|The Victoria & Albert Museum|
Hauntingly beautiful, this black and white photograph depicts a pair of feet wearing silver lame shoes under am ethereal pleated skirt. The image is from the genius Ilse Bing (1899–1998) who was one of several leading female photographers in the inter-war period.
Bing was born into a Jewish family in Frankfurt, and initially pursued a career in academics. She took up photography to illustrate her academic writings on the German Neo-classical architect Friedrich Gilly.
By 1929, Bing had become increasingly intrigued with photography and purchased a new Leica camera so that she might photograph the new architecture being built around Frankfurt. Her unique sense of balance and light caught the attention of Dutch Modernist architect Mart Stam who commissioned her to record several of his new contemporary building projects.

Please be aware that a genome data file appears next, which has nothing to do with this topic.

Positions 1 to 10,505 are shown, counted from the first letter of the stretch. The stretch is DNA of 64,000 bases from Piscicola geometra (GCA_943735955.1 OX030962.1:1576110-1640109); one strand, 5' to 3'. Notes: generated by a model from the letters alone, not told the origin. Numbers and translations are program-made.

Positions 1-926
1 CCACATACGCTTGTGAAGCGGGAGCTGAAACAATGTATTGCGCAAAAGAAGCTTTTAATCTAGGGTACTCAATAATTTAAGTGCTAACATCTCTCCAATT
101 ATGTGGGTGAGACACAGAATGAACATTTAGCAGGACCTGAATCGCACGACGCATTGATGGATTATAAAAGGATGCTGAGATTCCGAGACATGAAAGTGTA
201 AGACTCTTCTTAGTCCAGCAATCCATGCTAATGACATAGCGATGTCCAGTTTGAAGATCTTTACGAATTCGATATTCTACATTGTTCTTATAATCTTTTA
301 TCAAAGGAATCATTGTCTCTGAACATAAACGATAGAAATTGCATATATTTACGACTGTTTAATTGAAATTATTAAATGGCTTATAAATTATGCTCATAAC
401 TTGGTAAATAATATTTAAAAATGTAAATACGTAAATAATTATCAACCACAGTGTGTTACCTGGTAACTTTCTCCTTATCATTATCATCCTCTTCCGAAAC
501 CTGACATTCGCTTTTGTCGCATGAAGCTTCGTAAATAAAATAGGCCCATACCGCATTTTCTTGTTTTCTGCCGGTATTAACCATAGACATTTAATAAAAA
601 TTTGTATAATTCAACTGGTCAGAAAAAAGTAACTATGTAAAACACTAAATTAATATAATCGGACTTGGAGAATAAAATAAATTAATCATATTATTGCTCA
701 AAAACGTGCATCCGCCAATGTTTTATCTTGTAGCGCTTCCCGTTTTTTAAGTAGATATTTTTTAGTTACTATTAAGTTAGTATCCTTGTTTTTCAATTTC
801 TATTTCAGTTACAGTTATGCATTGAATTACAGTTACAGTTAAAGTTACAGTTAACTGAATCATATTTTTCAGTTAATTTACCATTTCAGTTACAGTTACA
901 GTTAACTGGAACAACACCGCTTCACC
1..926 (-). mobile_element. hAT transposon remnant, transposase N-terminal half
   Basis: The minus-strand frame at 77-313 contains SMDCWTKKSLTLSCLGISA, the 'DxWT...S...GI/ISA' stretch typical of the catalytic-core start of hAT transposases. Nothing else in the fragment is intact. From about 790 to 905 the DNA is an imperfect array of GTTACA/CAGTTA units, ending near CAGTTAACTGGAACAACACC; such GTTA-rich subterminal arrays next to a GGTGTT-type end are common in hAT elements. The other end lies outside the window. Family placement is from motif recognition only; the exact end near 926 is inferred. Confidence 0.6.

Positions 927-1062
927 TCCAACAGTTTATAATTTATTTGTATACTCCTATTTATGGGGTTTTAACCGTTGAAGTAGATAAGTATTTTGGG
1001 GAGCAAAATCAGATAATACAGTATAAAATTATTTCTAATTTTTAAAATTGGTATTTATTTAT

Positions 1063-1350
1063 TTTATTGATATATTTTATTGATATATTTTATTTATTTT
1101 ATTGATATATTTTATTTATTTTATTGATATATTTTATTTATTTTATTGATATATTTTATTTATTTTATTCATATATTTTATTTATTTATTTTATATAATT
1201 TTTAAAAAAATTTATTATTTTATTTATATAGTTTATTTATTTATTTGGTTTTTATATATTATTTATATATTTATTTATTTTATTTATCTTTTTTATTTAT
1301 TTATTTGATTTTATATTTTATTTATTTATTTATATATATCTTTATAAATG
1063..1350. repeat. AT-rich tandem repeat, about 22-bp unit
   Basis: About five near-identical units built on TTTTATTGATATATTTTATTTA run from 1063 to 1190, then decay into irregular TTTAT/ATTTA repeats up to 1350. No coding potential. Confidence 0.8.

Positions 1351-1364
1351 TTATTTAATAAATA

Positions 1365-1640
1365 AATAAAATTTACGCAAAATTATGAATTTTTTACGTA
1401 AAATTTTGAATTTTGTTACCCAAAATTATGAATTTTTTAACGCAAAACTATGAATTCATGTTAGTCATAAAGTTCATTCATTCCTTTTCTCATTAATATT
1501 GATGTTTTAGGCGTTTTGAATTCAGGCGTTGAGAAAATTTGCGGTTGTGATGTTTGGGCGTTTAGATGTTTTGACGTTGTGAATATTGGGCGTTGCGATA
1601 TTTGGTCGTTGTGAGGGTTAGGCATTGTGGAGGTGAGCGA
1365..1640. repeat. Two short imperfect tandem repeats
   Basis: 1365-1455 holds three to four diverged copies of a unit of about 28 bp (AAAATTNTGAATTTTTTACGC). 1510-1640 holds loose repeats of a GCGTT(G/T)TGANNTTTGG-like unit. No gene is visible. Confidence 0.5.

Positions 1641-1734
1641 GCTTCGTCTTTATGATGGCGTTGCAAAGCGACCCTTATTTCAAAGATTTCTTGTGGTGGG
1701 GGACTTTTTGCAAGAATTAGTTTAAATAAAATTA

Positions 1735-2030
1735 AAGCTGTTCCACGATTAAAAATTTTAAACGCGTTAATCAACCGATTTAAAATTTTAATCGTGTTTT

Within a year, Bing moved to Paris with the ambition of making photography her sole career. She quickly found the patronage of American writer Willem Hendrik van Loon, who introduced her work to the editors of Harpers Bazaar. By the mid 1930s, Bing’s work was applauded for its originality and beauty—giving her a permanent place amongst the world’s greatest photographers.